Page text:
The word “tapas” is derived from the Spanish verb tapar, “to cover”. This is a culinary design cleverly conceived to encourage conversation, because people are not really focused on eating an entire meal that is set before them- Brilliant!!! Multiple pro’s, very little on the downside. Ever wonder now how those Spanish footballers remain so fit and taut? Eat less (smart), play more. On my trip to Seville its tradition like for people to finish work an head to a tapas bar to socialize (no facebook & mobile phones are not part of the deal…human conversations are call of the hour) right before supper time. Tapas can be consumed hot or cold, a favorite comes to mind; ‘chopitos‘-(batter fried crunchy baby squid) with the ever-versatile Torres Viña Sol and i’m yours- in food heaven. (Earth calling Nolan!! Come back to the tapas at hand please…)

There are several theories to the etymology of the name. Though the primary meaning of tapa is cover or lid the most commonly cited explanation is that an item, be it bread or a flat card, etc., would often be placed on top of a drink to protect it from fruit flies that were a common menace; at some point it became a habit to top this “cover” with a snack. Another theory states that since one would be standing while eating a tapa in traditional Spanish bars, they would need to place their plates on top of their drinks to eat, making it a top. A few scholars mention a final possibility surrounding King Felipe III, who passed a law in an effort to curb rowdy drunken behavior, particularly among soldiers and sailors. (The hope being that the food would slow the effects of the alcohol, and fill the stomach to prevent over imbibing.)

Accompanied by world travelers from the land down under (Australia) & West ( San Francisco) were the ‘Foodie Fernandes’ brothers each with their own background to good food and hospitality. ‘Chorizo’ was a vital showcase and part of the menu sans dessert (thank god for small mercies) 

The Chicken & Chorizo Meatball with Ratatouille hit the spot on all fours. After all who doesnt love their meatballs? But meatballs with a twist, now that was something to pine for especially with perfect European blended cues from various countries (Spain,France,Italy). Chicken mince with a seasoning of celery,parsley and garlic slow cooked with goan handmade chorizo mixed with smoked paprika imported directly from the Extramudra region (South Madrid).This chorizo is oak smoked before cooked so as to get a distinct woody pipe flavor hidden in their notes. No doubt a tastier, healthier and gourmet version of a chorizo for sure (given the preservatives used in cured chorizos these days). All this ladelled in Ratatouille sauce (Yes the same one Remy the mouse cooked up in Pixar’s classic Ratatouille)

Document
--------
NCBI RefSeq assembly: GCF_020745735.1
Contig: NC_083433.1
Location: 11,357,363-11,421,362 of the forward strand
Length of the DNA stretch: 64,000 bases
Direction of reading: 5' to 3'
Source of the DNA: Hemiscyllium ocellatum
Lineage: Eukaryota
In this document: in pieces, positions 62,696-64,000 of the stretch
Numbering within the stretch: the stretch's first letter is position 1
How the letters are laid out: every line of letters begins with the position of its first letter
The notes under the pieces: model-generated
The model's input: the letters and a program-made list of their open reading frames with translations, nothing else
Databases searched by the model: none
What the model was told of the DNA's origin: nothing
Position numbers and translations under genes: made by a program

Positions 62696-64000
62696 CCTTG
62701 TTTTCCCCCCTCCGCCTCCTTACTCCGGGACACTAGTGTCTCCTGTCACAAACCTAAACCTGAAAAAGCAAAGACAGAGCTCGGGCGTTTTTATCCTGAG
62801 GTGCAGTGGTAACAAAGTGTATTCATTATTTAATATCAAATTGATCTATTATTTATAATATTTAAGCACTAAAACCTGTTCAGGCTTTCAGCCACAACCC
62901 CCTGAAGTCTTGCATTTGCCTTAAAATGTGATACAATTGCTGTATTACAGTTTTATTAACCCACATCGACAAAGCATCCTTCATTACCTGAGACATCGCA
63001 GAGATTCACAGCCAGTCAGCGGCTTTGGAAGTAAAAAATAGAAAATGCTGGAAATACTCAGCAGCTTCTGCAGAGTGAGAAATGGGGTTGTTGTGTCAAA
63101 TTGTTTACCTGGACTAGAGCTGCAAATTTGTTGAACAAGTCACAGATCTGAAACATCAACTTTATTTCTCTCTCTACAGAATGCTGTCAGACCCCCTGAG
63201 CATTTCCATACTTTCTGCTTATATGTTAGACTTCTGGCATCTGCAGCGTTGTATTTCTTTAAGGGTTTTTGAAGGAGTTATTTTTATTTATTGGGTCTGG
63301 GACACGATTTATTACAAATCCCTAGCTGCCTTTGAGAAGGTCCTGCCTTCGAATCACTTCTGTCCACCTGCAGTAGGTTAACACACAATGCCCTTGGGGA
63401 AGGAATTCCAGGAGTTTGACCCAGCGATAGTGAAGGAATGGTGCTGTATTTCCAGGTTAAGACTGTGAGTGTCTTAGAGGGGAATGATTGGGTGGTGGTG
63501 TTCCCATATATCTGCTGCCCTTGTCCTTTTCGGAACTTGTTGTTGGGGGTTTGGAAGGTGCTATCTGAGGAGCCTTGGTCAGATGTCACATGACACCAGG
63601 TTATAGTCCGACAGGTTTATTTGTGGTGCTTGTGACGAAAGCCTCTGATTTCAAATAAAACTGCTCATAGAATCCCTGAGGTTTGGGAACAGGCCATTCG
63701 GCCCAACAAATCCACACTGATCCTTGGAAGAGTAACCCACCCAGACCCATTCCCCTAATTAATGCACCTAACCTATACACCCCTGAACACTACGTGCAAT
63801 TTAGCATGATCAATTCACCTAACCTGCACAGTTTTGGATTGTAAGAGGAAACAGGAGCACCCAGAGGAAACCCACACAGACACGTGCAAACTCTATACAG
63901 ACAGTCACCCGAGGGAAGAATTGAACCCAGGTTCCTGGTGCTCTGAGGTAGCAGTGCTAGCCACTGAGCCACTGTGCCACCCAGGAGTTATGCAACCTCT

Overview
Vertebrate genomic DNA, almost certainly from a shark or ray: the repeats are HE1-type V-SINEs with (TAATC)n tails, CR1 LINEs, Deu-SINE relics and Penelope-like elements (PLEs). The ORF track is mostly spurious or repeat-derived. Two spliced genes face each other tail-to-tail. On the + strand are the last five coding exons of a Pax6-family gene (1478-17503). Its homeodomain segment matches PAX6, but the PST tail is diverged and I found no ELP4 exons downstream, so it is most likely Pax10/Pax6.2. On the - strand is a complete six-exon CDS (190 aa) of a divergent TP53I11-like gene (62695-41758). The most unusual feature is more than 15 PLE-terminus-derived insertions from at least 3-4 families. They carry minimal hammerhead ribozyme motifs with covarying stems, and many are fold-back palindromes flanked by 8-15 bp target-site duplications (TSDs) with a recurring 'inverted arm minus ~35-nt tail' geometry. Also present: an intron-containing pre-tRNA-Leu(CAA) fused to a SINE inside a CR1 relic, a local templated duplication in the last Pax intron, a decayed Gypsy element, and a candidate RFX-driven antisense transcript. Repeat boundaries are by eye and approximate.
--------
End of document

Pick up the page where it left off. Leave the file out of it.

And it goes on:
Another item one has to try (appetite allowing) is the Chicken breast stuffed with house chorizo & extract sauce. Nothing fancy but oh so plenty in flavor. A simple breast marination with a secret sauce (unfortunately the chef is not at liberty to share that recipe without having to kill you post) and seasoned with thyme, parsley, rosemary with drizzles of olive oil and chorizo extract sauce.

Accompanied with a fine glass of bubbly Sangria (a unique twist by mixing champagne, green apple and some fine red wine) cleansed each morsel sampled only to ask for more. All in all a fine evening of good food, tales from across the world and multiple cups of hot water. To get your cravings on a shoe string budget allow the Martin brothers to bring Spain right to your backyard. (of course the other alternative is to head to Spain itself) 

Dios te bendiga!! (God Bless you)

Chicken & Chorizo Meatball with Ratatouille sauce Pic courtesy: Nolan Mascarenhas Photography  

Trolling for the Crystal Skull